First try with a fresh Woad VAT


A few week ago we decided it was time to harvest some Woad and try a fresh level VAT with it. It is our first year growing it and we are not at all sure about harvesting time and how it will work. At the end of June we performed a fresh salt extraction and achieved some pale turquoise colors (very pretty) but decided to wait for sunnier days before trying a full indigo VAT.


On the top is the one we obtained from the fresh leaves VAT. On the bottom the left (pink) is from cooking the leaves and the right is the color we have got from the salt extracting method.
Figure 1: Woad plants and Woad dyed skeins.

As you can see, the blue we ended up with is not the super strong, sometime even royal blue, expected from the woad VATs. This however did not discouraged us and we will try again soon. But the result, give it was a first try, made us extremely happy!

Here we tell you each step we took in order to get de pale grey-blue top skein in the show in the picture above.


Materials:

  • We harvest about 580 grams of fresh Woad leaves.

  • We prefer to create Fructose VAT (use no bad chemicals and is easier to discart), so we have at hand some lime and fructose.

  • 2 big plastic buckets

  • Big stick for mixing

  • Heating plate (for heating water)

First we harvest the Woad leaves. We picked the one on the bottom and kept the middle small leaves on the plant to allow fighter growth. In total we picked 580 grams of leaves. We washed the leaves, removing insects and dirt. Last we torn coarsely all of it and put into the bigger bucket. In the picture below you can see our Woad garden.


Figure 2: Woad garden.

While we were preparing the leaves we brought a large pan of water (about 13 laters) to just before boiling point. The water temperature was 90 degC. We then purred all the water in the bucket making sure it was filled to the top not allowing any air between it and the water/leaves mix. We closed it and let it sit until the temperature has dropped to under 60 deg C (it took about 1 hours and a half).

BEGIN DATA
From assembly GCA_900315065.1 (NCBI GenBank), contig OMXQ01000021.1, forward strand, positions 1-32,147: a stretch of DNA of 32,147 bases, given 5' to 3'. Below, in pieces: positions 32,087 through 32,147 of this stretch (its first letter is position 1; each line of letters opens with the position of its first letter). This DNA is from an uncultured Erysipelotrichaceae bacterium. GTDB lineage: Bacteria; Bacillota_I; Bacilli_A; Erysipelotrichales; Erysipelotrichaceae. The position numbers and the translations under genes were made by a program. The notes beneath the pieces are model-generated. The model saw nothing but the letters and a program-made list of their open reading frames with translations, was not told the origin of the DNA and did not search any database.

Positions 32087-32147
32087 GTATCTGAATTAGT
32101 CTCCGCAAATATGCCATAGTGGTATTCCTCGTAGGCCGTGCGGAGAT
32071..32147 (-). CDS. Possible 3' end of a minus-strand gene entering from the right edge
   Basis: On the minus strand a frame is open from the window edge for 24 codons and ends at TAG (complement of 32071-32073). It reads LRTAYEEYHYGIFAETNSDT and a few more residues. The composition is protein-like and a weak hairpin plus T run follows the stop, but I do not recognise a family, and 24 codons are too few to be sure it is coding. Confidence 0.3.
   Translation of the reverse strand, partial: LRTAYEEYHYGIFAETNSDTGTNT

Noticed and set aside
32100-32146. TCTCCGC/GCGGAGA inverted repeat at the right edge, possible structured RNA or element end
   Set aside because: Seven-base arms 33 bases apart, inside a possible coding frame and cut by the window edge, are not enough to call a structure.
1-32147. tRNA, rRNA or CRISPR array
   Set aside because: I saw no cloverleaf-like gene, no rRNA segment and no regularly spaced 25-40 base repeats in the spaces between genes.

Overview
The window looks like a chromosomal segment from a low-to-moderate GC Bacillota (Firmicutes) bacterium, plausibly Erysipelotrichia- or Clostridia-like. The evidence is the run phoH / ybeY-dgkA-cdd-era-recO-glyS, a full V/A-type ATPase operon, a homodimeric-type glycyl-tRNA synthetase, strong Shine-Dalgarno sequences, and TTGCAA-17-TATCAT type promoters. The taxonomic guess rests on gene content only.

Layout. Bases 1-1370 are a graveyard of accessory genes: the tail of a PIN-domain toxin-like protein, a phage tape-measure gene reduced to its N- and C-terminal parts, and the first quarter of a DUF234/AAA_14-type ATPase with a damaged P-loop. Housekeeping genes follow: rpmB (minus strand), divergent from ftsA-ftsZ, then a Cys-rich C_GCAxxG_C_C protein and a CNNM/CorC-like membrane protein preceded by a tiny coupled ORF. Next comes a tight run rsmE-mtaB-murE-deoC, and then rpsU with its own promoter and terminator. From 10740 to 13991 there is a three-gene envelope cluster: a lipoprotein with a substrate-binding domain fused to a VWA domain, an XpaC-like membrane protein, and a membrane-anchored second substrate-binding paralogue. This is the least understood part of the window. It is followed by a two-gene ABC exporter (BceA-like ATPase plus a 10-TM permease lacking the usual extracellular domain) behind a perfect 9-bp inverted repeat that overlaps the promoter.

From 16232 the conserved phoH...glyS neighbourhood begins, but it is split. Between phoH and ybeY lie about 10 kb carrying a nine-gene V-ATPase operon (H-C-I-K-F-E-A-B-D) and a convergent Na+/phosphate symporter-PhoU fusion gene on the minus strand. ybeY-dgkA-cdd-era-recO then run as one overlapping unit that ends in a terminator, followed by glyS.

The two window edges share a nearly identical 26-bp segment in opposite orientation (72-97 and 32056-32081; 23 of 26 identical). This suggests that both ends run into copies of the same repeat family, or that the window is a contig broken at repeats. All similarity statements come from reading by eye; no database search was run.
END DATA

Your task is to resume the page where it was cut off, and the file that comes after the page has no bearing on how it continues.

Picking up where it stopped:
Once the temperature was below 60 degC we opened the lid and removes the leaves, squeezing it as much as possible to recover all the liquid. At this point the liquid was a dark brown-reddish color!

We then added some lime to the liquid until the overall ph was around 10. The liquid changed color instantaneously to a very dark green color.

Then it is time to add some oxygen to the mix. For 15 min I poured the liquid between one bucket to the other until I could see a faint hint of blue-ish on the foam not he top. I must say this made us extremely hopeful.



After we were happy with the foam we added some fructose, and we believe here is where we took a wrong turn. We were not at all sure how much to add since we did not know the amount of indigo inside the bucket. We added some fructose, closed the lid and let it tis for about 45 min. When we were back there was nothing much, the liquid was yellow however there was not really any indigo flower nor coppery layer on top, both are indications your fructose VAT is working fine. We then added more fructose, tried to raise the temperature of the water in the bucket and let it site for another 20 to 30 min. This time around we did see some copper color and a tiny flower and were super happy!!


Now was time to dip some fibre in the bucket. The liquid was a very bright yellow and everything looked just perfect! We added some Jämtland yarn and let it be inside for about 10 min. Needless to say, we were a bit disappointed when the yarn came out very very pale blue...



This took us a whole day, we worked hard from 10 am until almost 18! Non-stop. After this first try we agreed we will research a bit further and re-try before the Fall, now all we needs a week of nice strong sun and not so much rain. It should not be too hard :)


I hope you enjoyed and I will leave you with a picture showing all the color Woad has given us so far. We personally think that, although not very saturated, they have a beauty of their own. Those skeins are super special for more reasons too, they are your own yarn and in a way the are as close as we can get from a Fibershed wool (do you know what a Fibershed is? If you are curious, take a look here). The wool come from sheep from south of Sweden and are spun in a small mill here in Skåne (Karlsbergsgården Spinneri) and are dyed using material we grew ourselves, I think it cannot get better than this right?


Figure 3: Woad colors. Form top left to right bottom - VAT, salt extraction and leaves dye bath.

Cheers and until the next time,

Natalia and Betina


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